Ghandi responded with a succession of measures, including bans on poaching and trading in tiger skins, while creating a regulatory framework to foster the protection of the Bengal tiger, which, at the time, was in even greater danger of extinction than its Sumatran counterpart.

Success at preventing the Bengal tiger’s demise, and increasing their number, resulted from a clearly defined political commitment to protect the animal’s habitat and punish poachers, underpinned by public-awareness campaigns.

Indonesia’s conservation efforts fall short

Indonesia’s efforts to protect the Sumatran tiger began in 1973 with the ratification of the Convention on International Trade in Endangered Species of Wild Fauna and Flora (CITES), an agreement that required signatories to create a special authority that dealt specifically with issues concerning endangered animals and plants.

The number of Sumatran tigers has, however, continued to weaken — a consequence of unchecked deforestation and patchy enforcement against poachers.

Indonesia has already lost two species of tigers to poachers — the last Javan and Bali tigers were seen in the 1970s and 1940s respectively.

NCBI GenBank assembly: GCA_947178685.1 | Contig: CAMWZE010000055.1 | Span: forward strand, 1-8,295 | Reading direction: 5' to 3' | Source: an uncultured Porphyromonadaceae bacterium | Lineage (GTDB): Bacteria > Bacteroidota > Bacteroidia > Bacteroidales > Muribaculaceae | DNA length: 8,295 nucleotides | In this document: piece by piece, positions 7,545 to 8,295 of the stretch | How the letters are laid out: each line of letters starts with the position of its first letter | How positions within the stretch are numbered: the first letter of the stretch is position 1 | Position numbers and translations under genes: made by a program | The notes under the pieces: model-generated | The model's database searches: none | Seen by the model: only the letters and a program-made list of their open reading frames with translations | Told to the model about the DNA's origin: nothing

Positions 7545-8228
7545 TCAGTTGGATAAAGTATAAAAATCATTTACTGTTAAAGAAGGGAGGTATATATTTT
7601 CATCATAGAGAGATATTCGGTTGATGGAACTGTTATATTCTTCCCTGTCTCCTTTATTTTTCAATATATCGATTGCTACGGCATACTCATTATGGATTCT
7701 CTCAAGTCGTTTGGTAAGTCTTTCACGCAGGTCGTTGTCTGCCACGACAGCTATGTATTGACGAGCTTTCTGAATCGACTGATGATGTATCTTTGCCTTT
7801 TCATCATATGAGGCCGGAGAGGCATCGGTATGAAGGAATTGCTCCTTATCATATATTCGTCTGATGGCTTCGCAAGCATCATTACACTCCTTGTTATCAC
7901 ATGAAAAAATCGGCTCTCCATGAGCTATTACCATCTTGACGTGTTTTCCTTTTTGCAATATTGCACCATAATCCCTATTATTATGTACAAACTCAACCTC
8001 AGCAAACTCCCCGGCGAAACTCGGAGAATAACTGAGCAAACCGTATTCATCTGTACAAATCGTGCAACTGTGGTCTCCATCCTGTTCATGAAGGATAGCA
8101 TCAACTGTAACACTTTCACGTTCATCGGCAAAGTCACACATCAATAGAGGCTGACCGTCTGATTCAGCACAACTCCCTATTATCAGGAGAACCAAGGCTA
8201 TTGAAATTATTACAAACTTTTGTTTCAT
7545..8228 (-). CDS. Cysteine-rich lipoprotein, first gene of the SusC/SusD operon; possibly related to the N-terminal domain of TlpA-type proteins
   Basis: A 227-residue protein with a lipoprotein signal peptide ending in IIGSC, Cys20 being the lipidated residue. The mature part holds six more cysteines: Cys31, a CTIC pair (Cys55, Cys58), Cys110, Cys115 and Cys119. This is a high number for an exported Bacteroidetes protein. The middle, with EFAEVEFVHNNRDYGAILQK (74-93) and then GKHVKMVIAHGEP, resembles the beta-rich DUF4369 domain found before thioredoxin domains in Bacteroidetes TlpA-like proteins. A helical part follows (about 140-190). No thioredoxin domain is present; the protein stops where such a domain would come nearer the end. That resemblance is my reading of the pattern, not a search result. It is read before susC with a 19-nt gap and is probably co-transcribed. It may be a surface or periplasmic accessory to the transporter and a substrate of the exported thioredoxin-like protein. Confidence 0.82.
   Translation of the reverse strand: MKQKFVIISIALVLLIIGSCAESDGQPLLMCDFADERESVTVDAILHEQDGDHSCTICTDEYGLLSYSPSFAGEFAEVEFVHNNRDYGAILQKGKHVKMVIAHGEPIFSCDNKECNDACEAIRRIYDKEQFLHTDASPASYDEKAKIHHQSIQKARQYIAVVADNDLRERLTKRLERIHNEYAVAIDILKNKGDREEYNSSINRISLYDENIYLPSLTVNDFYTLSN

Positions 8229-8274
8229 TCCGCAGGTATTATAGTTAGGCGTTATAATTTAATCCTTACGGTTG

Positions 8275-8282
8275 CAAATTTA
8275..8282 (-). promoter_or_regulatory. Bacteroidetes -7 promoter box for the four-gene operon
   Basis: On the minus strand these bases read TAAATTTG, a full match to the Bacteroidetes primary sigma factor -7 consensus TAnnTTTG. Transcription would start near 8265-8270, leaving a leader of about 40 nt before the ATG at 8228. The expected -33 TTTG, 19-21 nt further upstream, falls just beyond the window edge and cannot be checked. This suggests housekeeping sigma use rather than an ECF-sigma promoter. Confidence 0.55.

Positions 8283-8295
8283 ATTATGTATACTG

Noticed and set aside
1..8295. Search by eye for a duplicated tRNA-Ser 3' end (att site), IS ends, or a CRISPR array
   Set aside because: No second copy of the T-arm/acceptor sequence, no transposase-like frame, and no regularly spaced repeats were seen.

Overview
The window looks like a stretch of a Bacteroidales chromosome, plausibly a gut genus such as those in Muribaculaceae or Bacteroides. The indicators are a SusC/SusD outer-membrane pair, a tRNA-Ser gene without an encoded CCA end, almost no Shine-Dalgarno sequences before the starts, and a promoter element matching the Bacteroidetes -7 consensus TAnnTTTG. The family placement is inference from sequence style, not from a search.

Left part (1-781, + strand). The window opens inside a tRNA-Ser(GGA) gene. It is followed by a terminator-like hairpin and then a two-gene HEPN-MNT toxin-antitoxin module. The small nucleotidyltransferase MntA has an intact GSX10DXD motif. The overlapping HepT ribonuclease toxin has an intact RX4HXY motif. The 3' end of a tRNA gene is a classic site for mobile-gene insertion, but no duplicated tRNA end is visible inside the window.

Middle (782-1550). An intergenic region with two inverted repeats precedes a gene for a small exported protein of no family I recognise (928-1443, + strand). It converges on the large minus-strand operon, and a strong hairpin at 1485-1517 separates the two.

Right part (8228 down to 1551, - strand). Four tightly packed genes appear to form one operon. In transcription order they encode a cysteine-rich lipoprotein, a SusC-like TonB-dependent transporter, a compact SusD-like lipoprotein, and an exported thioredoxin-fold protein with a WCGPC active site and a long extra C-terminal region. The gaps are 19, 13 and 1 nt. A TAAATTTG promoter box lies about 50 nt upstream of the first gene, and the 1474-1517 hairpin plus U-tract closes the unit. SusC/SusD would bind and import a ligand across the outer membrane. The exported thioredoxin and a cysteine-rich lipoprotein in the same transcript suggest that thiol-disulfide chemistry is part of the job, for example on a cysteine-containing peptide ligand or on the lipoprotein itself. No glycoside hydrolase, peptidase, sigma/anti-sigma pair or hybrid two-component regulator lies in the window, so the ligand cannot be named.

“Generally, tigers reproduce easily and can give birth to two or three cubs each year,” said Aditya Bayunanda, World Wildlife Fund (WWF) Indonesia’s Global Forest and Trade Network National Coordinator.

“Hence, the problem does not lie in the reproductive cycle, but ensuring a safe environment for them to live in. The highest fatality rate for tigers is from poaching and getting snared. Not to mention deforestation, which destroys their habitat.”

From 1985 to 1997, an estimated 67,000 square kilometers of forest were lost in Sumatra. Forest conversion has cut into protected areas. National parks have become islands, effectively marooning the tigers.

The isolation of parklands makes it harder for tigers to survive as their prey is depleted more quickly.

This contrasts sharply with the case of the Bengal tigers, where the governments of Nepal and India successfully reconnected 11 areas through wildlife corridors in 2000.

Sumatran tigers can still be found in several provinces on Indonesia’s largest island, with most thought to be in Gunung Leuser and Kerinci Seblat national parks.

But cutting down trees to make way for agriculture, plantations and settlements has encroached on the tigers’ habitat and forced them to enter villages in search of food, consequently increasing the occurrences of human-tiger conflicts.